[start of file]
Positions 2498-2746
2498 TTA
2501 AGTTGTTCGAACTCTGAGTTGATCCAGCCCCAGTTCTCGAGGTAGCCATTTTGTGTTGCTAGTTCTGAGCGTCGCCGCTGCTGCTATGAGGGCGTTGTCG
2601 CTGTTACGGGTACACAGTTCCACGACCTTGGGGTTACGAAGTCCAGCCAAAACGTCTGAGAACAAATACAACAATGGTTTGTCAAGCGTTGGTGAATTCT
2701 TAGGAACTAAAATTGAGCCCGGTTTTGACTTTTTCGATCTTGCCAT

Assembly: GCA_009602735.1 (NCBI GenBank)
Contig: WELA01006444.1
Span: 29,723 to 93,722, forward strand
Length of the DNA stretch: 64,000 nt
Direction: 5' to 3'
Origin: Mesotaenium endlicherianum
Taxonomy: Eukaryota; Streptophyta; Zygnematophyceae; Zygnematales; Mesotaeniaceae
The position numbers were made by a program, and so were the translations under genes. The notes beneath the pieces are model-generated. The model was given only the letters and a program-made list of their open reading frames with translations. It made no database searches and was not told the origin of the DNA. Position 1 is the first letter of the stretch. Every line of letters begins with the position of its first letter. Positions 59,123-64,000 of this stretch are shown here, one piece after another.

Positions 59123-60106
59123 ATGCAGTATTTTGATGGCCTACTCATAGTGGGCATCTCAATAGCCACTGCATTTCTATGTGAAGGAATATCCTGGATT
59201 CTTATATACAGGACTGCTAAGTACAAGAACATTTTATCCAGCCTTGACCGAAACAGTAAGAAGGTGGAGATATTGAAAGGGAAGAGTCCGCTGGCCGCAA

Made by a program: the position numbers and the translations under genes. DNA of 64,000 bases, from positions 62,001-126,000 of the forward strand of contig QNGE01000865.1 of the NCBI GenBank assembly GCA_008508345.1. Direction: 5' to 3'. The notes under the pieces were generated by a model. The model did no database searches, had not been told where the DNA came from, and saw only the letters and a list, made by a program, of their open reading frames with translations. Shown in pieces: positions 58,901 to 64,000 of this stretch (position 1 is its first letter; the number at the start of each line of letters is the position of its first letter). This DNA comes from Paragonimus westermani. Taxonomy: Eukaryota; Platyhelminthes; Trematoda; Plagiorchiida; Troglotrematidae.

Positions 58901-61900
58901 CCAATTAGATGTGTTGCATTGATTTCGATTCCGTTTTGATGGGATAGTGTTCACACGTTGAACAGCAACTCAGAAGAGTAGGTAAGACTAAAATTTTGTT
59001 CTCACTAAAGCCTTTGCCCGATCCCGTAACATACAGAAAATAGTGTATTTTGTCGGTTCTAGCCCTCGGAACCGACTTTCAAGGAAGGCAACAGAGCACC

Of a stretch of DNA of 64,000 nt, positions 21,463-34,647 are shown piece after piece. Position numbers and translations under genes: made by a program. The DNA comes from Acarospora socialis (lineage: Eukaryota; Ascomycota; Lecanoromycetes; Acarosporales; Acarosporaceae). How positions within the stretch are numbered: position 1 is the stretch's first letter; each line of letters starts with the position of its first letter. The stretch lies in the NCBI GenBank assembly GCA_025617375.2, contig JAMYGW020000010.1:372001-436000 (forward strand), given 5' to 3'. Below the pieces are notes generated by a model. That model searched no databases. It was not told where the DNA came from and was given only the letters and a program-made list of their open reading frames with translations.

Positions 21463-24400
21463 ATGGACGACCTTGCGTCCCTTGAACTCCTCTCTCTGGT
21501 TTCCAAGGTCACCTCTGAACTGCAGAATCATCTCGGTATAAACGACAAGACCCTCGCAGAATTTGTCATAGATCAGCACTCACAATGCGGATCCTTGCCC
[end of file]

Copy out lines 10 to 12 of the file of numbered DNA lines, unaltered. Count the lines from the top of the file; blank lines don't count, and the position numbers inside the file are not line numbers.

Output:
Direction: 5' to 3'
Origin: Mesotaenium endlicherianum
Taxonomy: Eukaryota; Streptophyta; Zygnematophyceae; Zygnematales; Mesotaeniaceae